I have to reluctantly conclude: macOS Monterey is a horrible product, in terms of quality

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I’ve been a macOS user since MacOS X first appeared. After the initial boot, macOS became a platform that I loved not only for the experience, but also for its stability and performance. I would easily have a laptop running for several months without a single reboot and without issues. I’m reasonably technical (having been part of a team that once won an Apple Design Award) and know the lower levels of the operating system. Again, I could do the things I should be able to do and “it worked”.

In recent years my experience has been completely different and I have reached the end of the line. A few months ago I decided to move my older versions of macOS (a Mojave and a few macOS Catalinas) to macOS Monterey and, boy, do I wish I had never done that (in Mojave’s case, I really wanted it because there were no longer security patches).

A list of issues I’ve encountered in various versions of Monterey:

  • An LG 4K monitor which is not recognized as 4K but as 5K. Notable: this same monitor is well recognized on the only Mac M1 here. Also note: I have 5 different Macs in this household, it’s clearly not a hardware issue if all Monterey x86 Macs don’t recognize the monitor correctly, but the same hardware before the upgrade did, the only x86 Mac still running Big Sur does, and the M1 Mac running Monterey does.
  • A monitor that directly after “upgrading” to a Mini showed only black until the SMC was reset, a problem that has returned several times
  • If the user’s display preferences are set, this may cause WindowServer to crash, making it impossible for that user to login (login, start Windows Server, crash, return to login screen). I had to enter through another user, clean the preferences of the affected user, after which login was possible again (although all preferences were lost)
  • Booting a system with a USB SSD connected (SanDisk) via USB ends in a situation where the entire disk is not visible (missing in system information) until you physically disconnect/reconnect the drive . Two Thunderbolt drives connect well, as does a USB RAID
  • Connected wired keyboards/trackpads (all Apple) unable to wake a system from deep sleep, you have to physically disconnect/reconnect them to get them recognized
  • A monitor as a second monitor on an iMac. When the monitor is off, the main screen works but the input (trackpad, keyboard) gets stuck for about half a second the whole time.
  • If you are using software that allows connections from outside and you are using Application Firewall (ALF) to protect your system, at some point using ALF meant that a certain service would stop to work after a few hours because the kernel had stopped forwarding connections to the software. Stopping and starting the software got it working again for a few hours. This software worked well in Mojave and several earlier versions. It seemed like the kernel was running out of resources and stopping and starting the software freed them up. I had to stop using the firewall as a result.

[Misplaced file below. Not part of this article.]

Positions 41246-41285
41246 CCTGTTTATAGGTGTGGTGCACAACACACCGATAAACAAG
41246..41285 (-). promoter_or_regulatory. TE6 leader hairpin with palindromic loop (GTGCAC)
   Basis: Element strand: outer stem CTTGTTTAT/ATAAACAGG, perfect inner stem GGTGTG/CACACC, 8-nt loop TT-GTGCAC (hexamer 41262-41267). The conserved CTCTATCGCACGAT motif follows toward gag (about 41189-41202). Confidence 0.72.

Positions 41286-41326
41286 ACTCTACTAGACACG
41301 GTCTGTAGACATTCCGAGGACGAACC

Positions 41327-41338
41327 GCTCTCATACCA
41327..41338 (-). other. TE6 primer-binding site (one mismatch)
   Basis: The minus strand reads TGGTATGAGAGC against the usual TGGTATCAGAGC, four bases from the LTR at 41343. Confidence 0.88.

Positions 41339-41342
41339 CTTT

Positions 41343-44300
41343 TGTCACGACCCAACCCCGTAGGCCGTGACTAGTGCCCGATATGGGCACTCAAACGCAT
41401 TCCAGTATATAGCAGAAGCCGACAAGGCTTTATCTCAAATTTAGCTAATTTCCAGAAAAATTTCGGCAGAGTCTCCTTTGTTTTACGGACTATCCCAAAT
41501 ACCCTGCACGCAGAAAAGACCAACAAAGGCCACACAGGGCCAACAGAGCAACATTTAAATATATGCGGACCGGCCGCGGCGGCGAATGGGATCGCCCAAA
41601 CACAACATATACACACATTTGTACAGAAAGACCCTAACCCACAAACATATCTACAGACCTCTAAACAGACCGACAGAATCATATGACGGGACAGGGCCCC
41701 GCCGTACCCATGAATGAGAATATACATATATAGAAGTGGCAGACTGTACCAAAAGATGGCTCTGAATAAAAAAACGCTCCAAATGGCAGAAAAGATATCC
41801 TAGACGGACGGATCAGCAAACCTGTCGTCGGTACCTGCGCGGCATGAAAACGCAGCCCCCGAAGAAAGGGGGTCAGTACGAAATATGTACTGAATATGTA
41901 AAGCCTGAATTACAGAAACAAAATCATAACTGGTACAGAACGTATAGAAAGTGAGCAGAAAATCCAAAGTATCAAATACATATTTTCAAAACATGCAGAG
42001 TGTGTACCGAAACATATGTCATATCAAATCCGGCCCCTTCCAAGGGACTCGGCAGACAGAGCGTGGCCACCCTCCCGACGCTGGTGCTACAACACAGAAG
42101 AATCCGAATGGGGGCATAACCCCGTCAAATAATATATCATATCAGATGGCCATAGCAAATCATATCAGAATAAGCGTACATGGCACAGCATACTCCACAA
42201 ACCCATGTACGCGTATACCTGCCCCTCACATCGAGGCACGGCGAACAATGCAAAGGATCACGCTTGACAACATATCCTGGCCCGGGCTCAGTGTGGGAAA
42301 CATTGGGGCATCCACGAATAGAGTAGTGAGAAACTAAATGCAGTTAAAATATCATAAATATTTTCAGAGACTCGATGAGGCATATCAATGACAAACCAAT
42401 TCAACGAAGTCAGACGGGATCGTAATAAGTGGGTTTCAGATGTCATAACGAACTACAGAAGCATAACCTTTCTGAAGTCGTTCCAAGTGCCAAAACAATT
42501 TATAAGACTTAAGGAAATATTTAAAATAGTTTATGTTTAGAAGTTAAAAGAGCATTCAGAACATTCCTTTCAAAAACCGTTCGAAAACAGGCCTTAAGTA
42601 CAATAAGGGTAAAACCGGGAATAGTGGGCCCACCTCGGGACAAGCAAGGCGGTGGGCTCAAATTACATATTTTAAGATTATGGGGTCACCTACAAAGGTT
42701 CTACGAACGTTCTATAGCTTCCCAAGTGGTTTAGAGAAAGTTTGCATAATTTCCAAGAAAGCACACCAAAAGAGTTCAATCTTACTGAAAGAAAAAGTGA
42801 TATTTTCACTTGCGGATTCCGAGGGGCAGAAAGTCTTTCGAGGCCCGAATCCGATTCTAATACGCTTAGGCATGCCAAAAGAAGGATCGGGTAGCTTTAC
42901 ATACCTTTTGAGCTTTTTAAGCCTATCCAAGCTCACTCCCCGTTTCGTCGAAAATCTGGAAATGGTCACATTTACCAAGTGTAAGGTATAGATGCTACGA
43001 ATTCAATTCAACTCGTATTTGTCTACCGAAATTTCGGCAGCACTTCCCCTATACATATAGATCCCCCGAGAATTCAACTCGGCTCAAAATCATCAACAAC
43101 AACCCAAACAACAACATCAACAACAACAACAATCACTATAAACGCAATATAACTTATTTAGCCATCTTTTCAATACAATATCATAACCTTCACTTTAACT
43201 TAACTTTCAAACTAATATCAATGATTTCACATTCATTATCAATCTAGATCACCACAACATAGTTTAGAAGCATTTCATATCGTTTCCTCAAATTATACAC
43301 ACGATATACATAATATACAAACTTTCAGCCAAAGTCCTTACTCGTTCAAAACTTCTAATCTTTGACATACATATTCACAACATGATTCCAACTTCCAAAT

• Manually started services work fine, but when started via launchd they cannot be reached.
  • And the latest: under 12.5.1, the system suddenly freezes for all login requests (e.g. you can’t ssh into the system, or use ARD, etc. Nothing that requires TCP/IP, Ping works, but no TCP/IP port Most of the time this will resolve itself after a while as if the kernel was “stuck” and at some point “unstuck” “, but sometimes it doesn’t and you have to hope that you are logged out and can click the reboot button or you have to do a hard reboot. The last time an unfreeze happened after about one o’clock.

And this list is not even complete. In my opinion, macOS Monterey 12.5.1 is as buggy and shaky as anything I’ve had to work with in decades, and that includes older Microsoft Windows. This is now especially the case for anything related to sockets, ports, traffic, etc., i.e. kernel-level stuff.

I have my suspicions about what may be at play here:

  • Apple doesn’t spend as much power on x86 as it does on M1 (which pisses me off as I’ve spent thousands on all those machines)
  • Apple works hard to add security (e.g. the kernel being able to merge a read-only and write-only volume into a single filesystem, very neat, and a lot that is now connected to software being signed) but doesn’t do a very good job of writing decent code that can handle all different situations (“happy flow code”)
  • The “unlocked” behavior of 12.5.1 really gives the impression that Apple has put in place a stopgap measure to ensure that if the system crashes, there is some sort of low-level “reset”. Or, Apple knows it’s unreliable, but has some sort of garbage collector in place that occasionally cleans things up so they start working again

Apple has always been this weird combination of “insane level of attention to detail” in one place and “insane level of negligence” in another. But I have to conclude that now that Monterey is at 12.5.1 it is still buggy, fragile, unreliable. It’s a PoJ and I’m so sorry that after 20+ years of using Apple I have to give up on having something as sturdy as it was years ago. And the story of recent versions is that they have gotten worse and worse in terms of reliability over the years.

I started investigating moving parts of my (so far 100% Apple) environment to another OS because the level of reliability got so low that I lost faith in its reliability.

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